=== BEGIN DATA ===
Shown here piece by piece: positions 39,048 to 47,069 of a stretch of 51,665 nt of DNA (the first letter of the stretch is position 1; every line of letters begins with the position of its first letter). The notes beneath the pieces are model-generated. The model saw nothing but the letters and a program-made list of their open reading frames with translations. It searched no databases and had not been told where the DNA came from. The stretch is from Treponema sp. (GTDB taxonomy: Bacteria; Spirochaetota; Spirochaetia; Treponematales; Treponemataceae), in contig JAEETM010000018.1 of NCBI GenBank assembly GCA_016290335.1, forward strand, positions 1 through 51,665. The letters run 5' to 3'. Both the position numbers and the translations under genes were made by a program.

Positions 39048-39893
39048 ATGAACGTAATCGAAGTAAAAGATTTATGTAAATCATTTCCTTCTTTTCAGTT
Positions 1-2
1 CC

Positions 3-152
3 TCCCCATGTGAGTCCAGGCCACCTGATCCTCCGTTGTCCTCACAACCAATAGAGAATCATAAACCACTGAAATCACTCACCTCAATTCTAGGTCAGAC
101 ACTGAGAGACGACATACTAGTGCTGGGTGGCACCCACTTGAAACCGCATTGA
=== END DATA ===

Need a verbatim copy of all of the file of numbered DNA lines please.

Shown here piece by piece: positions 39,048 to 47,069 of a stretch of 51,665 nt of DNA (the first letter of the stretch is position 1; every line of letters begins with the position of its first letter). The notes beneath the pieces are model-generated. The model saw nothing but the letters and a program-made list of their open reading frames with translations. It searched no databases and had not been told where the DNA came from. The stretch is from Treponema sp. (GTDB taxonomy: Bacteria; Spirochaetota; Spirochaetia; Treponematales; Treponemataceae), in contig JAEETM010000018.1 of NCBI GenBank assembly GCA_016290335.1, forward strand, positions 1 through 51,665. The letters run 5' to 3'. Both the position numbers and the translations under genes were made by a program.

Positions 39048-39893
39048 ATGAACGTAATCGAAGTAAAAGATTTATGTAAATCATTTCCTTCTTTTCAGTT
Positions 1-2
1 CC

Positions 3-152
3 TCCCCATGTGAGTCCAGGCCACCTGATCCTCCGTTGTCCTCACAACCAATAGAGAATCATAAACCACTGAAATCACTCACCTCAATTCTAGGTCAGAC
101 ACTGAGAGACGACATACTAGTGCTGGGTGGCACCCACTTGAAACCGCATTGA